Our Speaker on Tuesday, October 17th was club member Keith Stuessi describing his tour of service in Vietnam.  Keith noted, “I wanted to share a few experiences from my "tour" in Viet Nam 1968 - 1969. As I said, for about ten years after we moved from Kansas City to Minneapolis late in 1970, I don't recall meeting anyone up here who had served in the military in Vietnam. Whereas it seemed every guy I knew around my age growing up in the KC area experienced the US military during the Vietnam era. So, I thought my experiences might be interesting to our Rotary group.” 
“I started my talk mentioning I was the first guy levied from Ft. Carson to Vietnam out of 2800 troops at that fort. Why me first? Getting to that answer after I arrived at my destination, which was a finance and special operations unit attached to the 101st Airborne. In Qui Nhon, I went through a series of funny dialogs with four people I became close friends with during my 10 month "tour". These included my Colonel, our finance company commanding officer, Sarah, the head nurse for our battalion, John our head supply sergeant, and "Tau" our Vietnamese interpreter.” 
“As it turned out, my French language background was key to my getting this very privileged assignment running a payroll unit paying over 2000 Vietnamese who worked for our military in our province.  Because of this background I was able to communicate and more easily resolve payroll issues with Vietnamese throughout our "Bin Dihn" province. These Vietnamese in my unit, and many in the field were close to my age, 24 at that time, and grew up under French rule where French was their second language. And with Sarah, who also had a similar French language background, we were able to teach English to over 150 Vietnamese in our compound and in 2 little towns nearby.”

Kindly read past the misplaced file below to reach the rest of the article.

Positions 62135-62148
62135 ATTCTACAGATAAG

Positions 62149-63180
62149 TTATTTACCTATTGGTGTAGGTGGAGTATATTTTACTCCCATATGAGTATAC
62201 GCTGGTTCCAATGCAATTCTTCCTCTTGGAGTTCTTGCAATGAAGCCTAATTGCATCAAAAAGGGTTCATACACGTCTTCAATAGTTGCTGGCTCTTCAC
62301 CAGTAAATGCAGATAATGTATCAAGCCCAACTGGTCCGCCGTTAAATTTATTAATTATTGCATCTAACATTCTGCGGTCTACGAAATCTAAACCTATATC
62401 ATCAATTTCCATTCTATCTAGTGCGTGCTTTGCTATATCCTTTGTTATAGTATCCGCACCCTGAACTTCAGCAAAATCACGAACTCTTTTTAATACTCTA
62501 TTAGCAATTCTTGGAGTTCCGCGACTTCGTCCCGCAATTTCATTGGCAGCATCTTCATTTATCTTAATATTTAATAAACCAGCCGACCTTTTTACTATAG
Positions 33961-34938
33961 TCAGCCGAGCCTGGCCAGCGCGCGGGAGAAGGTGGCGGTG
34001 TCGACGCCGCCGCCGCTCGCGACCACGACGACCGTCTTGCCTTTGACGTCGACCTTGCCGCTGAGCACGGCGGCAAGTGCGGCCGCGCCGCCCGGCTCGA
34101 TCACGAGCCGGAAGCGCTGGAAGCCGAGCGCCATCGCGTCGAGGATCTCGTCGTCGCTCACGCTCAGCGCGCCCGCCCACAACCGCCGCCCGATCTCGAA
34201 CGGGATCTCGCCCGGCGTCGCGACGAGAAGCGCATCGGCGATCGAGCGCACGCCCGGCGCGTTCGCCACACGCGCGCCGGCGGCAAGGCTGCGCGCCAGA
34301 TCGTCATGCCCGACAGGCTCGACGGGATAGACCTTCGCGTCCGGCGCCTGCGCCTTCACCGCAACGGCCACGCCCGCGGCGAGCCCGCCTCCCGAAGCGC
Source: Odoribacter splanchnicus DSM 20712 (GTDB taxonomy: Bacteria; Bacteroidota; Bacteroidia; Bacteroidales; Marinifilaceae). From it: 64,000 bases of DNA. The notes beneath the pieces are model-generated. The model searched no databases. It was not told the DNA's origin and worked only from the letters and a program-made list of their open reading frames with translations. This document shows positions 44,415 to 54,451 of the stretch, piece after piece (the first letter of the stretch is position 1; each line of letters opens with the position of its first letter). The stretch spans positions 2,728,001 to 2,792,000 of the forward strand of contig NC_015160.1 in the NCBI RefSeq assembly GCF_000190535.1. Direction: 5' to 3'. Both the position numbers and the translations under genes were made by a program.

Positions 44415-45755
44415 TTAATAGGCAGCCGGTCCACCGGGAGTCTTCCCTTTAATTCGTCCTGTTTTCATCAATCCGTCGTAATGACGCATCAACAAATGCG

“These classes and working with the Vietnamese, who I grew to love, were the highlight of my "tour." “
“Though I wanted to emphasize the most fun and interesting aspects of my tour, I also believed I needed to explain some of the "casualties" of this war, including the loss of a Kansas fraternity brother, an Air Force pilot whose supply plane was shot down right before I planned to have lunch with him again, and the Red Cross planes sent to retrieve the injured, where I was assigned as an interpreter, that were loaded with severely injured Vietnamese adults and kids  from remote  US Army outposts. The tragedy was many of these kids did not survive before we could get them back to our large regional hospital. These events still haunt me today.”